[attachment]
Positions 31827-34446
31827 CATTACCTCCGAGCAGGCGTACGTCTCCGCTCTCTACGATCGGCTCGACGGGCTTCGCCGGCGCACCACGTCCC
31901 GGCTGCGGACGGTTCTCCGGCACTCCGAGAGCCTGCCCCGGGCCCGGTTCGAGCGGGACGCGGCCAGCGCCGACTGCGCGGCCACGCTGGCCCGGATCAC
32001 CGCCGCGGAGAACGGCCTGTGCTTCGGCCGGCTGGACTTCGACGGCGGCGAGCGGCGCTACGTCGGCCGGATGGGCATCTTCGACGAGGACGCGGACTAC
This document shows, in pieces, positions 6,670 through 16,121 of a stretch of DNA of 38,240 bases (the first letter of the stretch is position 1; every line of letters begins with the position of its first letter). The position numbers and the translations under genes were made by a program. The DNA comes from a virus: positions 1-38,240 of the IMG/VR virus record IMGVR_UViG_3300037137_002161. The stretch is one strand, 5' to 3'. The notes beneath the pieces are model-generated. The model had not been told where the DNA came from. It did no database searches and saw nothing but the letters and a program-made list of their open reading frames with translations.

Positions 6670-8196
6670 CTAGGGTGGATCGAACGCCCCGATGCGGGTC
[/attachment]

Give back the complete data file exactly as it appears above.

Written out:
Positions 31827-34446
31827 CATTACCTCCGAGCAGGCGTACGTCTCCGCTCTCTACGATCGGCTCGACGGGCTTCGCCGGCGCACCACGTCCC
31901 GGCTGCGGACGGTTCTCCGGCACTCCGAGAGCCTGCCCCGGGCCCGGTTCGAGCGGGACGCGGCCAGCGCCGACTGCGCGGCCACGCTGGCCCGGATCAC
32001 CGCCGCGGAGAACGGCCTGTGCTTCGGCCGGCTGGACTTCGACGGCGGCGAGCGGCGCTACGTCGGCCGGATGGGCATCTTCGACGAGGACGCGGACTAC
This document shows, in pieces, positions 6,670 through 16,121 of a stretch of DNA of 38,240 bases (the first letter of the stretch is position 1; every line of letters begins with the position of its first letter). The position numbers and the translations under genes were made by a program. The DNA comes from a virus: positions 1-38,240 of the IMG/VR virus record IMGVR_UViG_3300037137_002161. The stretch is one strand, 5' to 3'. The notes beneath the pieces are model-generated. The model had not been told where the DNA came from. It did no database searches and saw nothing but the letters and a program-made list of their open reading frames with translations.

Positions 6670-8196
6670 CTAGGGTGGATCGAACGCCCCGATGCGGGTC